Thursday, December 31, 2009

Soooo sleepy...

Since Dallas has been on the 2mg dose of Intuniv, he's been unusually sleepy during the day. He' s not raged or melted down or shown any opposition -- which is the goal, but he's not "himself" either. His eyelids always look heavy, he has much, much less energy and motivation, and his enthusasm is so much less. His affect is kind of "flat". He says he doesn't feel good, and I'm afraid that the tiredness is what he's feeling. I've tried to reach his pdoc twice and only getting answering service, so I'm pretty sure she is out of the office until Monday.

I hope this is just his body adjusting to the medication change, as this is the dose his doctor prescribed. He goes back to school and to OT on Monday, so we'll get a better picture by then. For now, my boy who never ever napped, even at 4 years old, and who could stay up all night and exist (but horribly) on 5 hours of sleep, has had two naps in one week. I don't like the feeling he's being sedated by this medication. Not at all.

Why does it feel like it's always either one extreme or the other?

Wednesday, December 30, 2009

Another adoptive family wanting to give up...


As an adoptive mom of a special needs child who came from foster care with issues (some apparent but most latent), and later diagnosis much like this 11 year old child in OK, I have to say that I can’t imagine ever “returning him”. He’s my son through thick and thin, for better or worse. I made a forever commitment to him to be his mother. I also have to say that rather than lobby the state to “take children back”, there needs to be a lobby of the state(s) to offer more resources (such as federally-mandated and federal or state-funded residential therapeutic treatment) for families that adopt special needs children who need more intensive services than they can receive in-home.

There should also be the option of renegotiating adoption subsidies and post adoption services that rise to the level of need of individual families, rather than some arbitrary figure that fits in the state adoption budget. Finally, the state needs to take some financial and social responsibility for children who have been in their care and custody while in fostercare and that THEY have promoted to the damage that these children suffer – we need biological parent case plans with a shorter timeline to either reunification or termination, adherence to the federally-mandated ASFA, appropriate and immediate therapy for every.single.child in fostercare who has suffered the trauma of loss, disruption, multiple transitions, abuse or neglect, and family court judges and caseworkers who are trained to PREVENT situations such as the damage done to this child and the fear this family experiences as they are basically “thrown to the wolves” once the ink is dry on the adoption order.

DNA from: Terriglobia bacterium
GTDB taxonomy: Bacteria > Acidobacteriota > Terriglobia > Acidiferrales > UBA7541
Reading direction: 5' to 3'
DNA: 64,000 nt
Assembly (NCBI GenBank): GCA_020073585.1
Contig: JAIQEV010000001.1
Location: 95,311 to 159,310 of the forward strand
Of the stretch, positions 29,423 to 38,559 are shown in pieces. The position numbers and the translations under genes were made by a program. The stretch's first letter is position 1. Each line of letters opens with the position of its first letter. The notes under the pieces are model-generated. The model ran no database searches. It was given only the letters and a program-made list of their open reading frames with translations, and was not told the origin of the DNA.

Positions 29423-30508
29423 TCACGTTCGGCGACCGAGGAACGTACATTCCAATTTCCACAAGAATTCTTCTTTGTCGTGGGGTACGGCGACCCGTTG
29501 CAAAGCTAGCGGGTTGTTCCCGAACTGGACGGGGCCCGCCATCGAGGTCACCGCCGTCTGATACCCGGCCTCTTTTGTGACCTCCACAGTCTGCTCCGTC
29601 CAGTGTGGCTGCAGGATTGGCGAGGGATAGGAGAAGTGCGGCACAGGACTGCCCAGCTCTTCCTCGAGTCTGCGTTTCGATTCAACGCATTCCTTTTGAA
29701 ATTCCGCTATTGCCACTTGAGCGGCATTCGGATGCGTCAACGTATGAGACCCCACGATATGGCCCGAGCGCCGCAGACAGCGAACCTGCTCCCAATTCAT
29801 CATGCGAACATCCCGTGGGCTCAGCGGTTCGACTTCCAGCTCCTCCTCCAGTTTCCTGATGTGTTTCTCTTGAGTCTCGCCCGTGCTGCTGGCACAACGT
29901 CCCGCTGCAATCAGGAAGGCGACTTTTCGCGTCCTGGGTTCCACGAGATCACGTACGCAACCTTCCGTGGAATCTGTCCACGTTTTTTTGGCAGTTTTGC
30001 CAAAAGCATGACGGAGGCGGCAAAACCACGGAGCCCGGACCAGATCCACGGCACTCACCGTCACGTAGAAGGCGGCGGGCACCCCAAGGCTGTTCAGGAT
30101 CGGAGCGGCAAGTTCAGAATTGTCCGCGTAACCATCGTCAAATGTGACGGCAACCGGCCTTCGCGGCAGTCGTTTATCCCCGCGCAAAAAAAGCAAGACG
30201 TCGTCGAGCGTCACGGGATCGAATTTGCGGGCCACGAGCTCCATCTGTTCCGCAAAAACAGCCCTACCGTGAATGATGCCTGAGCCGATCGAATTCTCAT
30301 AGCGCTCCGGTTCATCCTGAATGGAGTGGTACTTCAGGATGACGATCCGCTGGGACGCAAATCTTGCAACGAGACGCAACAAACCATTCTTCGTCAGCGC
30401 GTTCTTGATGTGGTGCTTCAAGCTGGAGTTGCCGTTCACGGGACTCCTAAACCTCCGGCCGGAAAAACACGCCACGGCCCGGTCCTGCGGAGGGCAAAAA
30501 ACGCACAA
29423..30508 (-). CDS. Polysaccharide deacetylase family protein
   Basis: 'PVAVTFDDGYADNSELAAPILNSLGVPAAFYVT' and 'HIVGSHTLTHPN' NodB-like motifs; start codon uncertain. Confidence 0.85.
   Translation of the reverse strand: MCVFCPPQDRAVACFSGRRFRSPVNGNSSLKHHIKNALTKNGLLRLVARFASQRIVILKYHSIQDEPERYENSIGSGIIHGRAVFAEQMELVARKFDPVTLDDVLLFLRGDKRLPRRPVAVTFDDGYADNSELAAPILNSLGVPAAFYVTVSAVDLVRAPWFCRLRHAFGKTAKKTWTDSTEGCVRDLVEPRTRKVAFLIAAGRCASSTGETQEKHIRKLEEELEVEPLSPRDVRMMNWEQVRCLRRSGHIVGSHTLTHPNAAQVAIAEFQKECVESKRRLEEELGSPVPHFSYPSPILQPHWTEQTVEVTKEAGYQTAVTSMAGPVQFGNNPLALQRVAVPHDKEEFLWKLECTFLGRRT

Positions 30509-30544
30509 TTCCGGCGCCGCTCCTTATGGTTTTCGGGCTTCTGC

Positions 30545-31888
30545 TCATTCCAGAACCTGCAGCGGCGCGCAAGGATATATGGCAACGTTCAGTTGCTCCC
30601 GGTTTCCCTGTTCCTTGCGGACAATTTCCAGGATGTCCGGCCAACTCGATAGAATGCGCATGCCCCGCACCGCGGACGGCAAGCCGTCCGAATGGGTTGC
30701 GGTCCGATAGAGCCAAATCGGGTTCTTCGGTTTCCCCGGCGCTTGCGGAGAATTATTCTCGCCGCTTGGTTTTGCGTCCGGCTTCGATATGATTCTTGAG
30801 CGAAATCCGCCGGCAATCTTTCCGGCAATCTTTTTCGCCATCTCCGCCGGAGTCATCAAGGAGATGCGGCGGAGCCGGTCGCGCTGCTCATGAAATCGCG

Lastly, pre-adoptive parents going into older child adoption need to KNOW (through intensive education, training, and networking) that there is always the potential for serious issues and love alone is not a cure all. Adoptive parents need to go in understanding that the child may not attach to you, be grateful you adopted him, or even show love at all. He may transfer all the pain he’s suffered onto you. The only reward you should expect is knowing you gave the child a chance at a future.

Most of these children were already given up on by their first parents. They were hurt, and the trauma and fear runs very, very deep. They are terrified… of the past and future, of being loved, of not being loved, of moving again, of life, of monsters in the dark coming to hurt them again, of giving love, of letting their guards down, of loving someone, of loving themselves, of never being able to love, of being damaged or unlovable, of being hurt again. That’s often why they have knives under their pillows. These children need intensive therapy and immediate help.